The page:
Staffing Levels A Primary Issue-Berwick Report

7 August 2013

Staffing Levels A Primary Issue-Berwick Report

There has been universal unanimity amongst numerous unions and healthcare organisations that NHS staffing levels is a key area that needs to be addressed urgently, with cuts to nursing posts a particularly alarming feature of governmental cuts. While the recently published Berwick Report urged a focus on having the correct number of registered nurses and support staff to care for patients, a willingness to foster continuing investment into staff and maintaining appropriate levels was paramount.

While NHS England plans to implement a 2 per cent increase in the recruitment of nursing staff next year-4,100 nurses-there is concern by health watchdog Monitor that this recruitment drive sought only to allay staffing concerns short-term and would in fact be followed by further cuts to nursing staff over 2014-15 and 2015-16.

While Health Secretary Jeremy Hunt was particular in his reactionary comments to the report in refusing to mandate national minimum safe staffing levels, Labour felt that the rate of staff cuts was becoming “dangerous”.

“All the experts are now telling the Government to get a grip on staffing levels,” said shadow health sectary Andy Burnham. “David Cameron must now urgently intervene to ensure safe staffing levels in our hospitals.”

Dr Peter Carter, chief executive of the Royal College of Nursing said: “This is the latest in a series of thorough reports by well-respected experts which is urging a focus on having the right number of registered nurses and support staff to care for patients.”

While Professor Berwick did not recommend the introduction of minimum staffing levels or ratios, he did recommend “a new general offence of wilful or reckless neglect or mistreatment applicable to both organisations and individuals.” Sanctions under the new law would include disqualification from future leadership roles, public reprimand and in extreme cases, financial sanctions for organisations and up to five years in prison for individuals.

In any organisation, mistakes will happen and problems will arise, but we shouldn’t accept harm to patients as inevitable. By introducing an even more transparent culture, one where mistakes are learned from, where the wonderful staff of the NHS are supported to learn and grow in their capacity to improve the NHS, and patients and are always put first, the NHS will see real and lasting change,” he said.

The Royal College of Nursing said it welcomed the report’s “positive, and practical, recommendations” and that it could represent a “great leap forward” for the NHS.

Further to his comments, RCN chief executive and general secretary Peter Carter said: “This is the latest in a series of thorough reports by well-respected experts which is urging a focus on having the right number of registered nurses and support staff to care for patients.”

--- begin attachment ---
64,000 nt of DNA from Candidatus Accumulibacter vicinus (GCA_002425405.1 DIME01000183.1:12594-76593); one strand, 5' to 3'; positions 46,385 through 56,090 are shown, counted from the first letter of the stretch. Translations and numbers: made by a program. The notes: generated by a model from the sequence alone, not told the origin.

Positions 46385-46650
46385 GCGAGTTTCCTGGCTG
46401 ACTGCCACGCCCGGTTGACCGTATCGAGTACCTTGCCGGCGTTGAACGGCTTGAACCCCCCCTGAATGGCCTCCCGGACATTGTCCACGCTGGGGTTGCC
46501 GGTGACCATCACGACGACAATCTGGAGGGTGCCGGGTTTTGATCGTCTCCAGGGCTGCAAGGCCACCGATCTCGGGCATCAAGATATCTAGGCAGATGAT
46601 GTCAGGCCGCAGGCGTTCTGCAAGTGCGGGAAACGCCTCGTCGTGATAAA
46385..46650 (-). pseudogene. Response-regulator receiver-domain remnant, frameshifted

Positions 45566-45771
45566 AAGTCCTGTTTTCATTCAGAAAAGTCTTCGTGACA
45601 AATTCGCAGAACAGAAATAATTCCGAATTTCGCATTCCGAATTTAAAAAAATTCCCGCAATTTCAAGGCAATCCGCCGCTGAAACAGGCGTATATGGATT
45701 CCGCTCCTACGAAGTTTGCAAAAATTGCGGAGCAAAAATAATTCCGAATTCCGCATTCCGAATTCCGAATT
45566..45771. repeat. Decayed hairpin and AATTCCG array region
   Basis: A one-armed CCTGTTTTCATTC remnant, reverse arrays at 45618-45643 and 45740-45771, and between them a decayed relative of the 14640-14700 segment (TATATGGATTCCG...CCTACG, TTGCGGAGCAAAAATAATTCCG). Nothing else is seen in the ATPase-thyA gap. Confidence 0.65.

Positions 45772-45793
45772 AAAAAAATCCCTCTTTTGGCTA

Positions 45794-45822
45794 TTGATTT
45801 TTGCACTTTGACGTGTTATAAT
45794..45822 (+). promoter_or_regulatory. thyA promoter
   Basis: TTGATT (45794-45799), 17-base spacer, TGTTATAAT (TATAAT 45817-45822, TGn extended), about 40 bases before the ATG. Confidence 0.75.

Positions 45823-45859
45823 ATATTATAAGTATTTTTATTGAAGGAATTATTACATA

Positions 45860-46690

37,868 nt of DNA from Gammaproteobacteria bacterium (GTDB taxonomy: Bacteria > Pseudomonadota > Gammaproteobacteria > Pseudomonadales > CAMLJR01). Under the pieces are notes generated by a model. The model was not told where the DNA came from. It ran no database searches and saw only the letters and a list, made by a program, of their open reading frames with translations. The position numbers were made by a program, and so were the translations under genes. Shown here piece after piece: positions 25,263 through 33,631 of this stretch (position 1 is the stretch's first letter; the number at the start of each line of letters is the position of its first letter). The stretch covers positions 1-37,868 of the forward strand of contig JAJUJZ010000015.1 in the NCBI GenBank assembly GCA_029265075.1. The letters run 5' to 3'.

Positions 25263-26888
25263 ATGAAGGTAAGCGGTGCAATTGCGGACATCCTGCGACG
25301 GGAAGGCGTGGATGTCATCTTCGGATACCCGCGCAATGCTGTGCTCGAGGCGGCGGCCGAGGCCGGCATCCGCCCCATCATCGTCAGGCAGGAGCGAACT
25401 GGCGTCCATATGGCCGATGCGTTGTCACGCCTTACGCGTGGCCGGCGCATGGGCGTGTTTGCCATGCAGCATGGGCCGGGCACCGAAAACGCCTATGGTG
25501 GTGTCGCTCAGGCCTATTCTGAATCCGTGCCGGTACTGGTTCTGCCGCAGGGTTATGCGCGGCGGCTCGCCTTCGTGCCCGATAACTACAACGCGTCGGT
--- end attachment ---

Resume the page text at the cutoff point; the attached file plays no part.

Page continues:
He added: “We’re particularly pleased to see the focus on creating and supporting a culture of learning, to motivate staff, and making sure leaders are visible and approachable and understand the realities of patient care.

The Berwin Report highlighted the need for staffing levels to complement high quality patient safety care, the Union reinforced this by saying:

 “Ward sisters have a vital role to play in that visibility; giving support, guidance and supervision to their teams to ensure an open culture and a high performing ward.”

Unison head of nursing Gail Adams said: “We are pleased that the review recognises the link between patient safety and having enough staff, with the right skills on the wards.”

The Royal College of Physicians opined in a statement Professor Berwick was “right to identify cultural change as the most important factor in reducing harm to patients”.

But it added: “An emphasis on appropriate staffing levels would also help the NHS cope with the increasing strain it is under due to the inexorable rise in emergency admissions, the increasing proportion of inpatients with dementia and comorbidities, poor continuity of care, out-of-hours care breakdown and a looming medical workforce crisis.”

British Medical Association chair Dr Mark Porter echoed the RCP’s views on culture and staffing.

“We firmly believe that there must be a change of culture across the NHS and we support Professor Berwick’s call for patient care to be made paramount and for a culture of support, not blame, to empower staff,” he said.

“We need to examine further the proposals for new criminal offences and work with the Department of Health to see if these add anything further to the existing sanctions.”

But he added: “The government must also ensure that their programme of cuts across the NHS does not lead to any further reductions in the number of NHS staff whose role it is to provide care.”

If you have experienced any form of medical mistreatment at any of the mentioned trusts or hospitals, or want to better understand exactly what your patient rights are, are pleased to offer advice and support to you. Our specialists have wide experience of providing advice and support across a number of areas relating to potential medical mistreatment, such as misdiagnosis and delay and surgery errors, for example.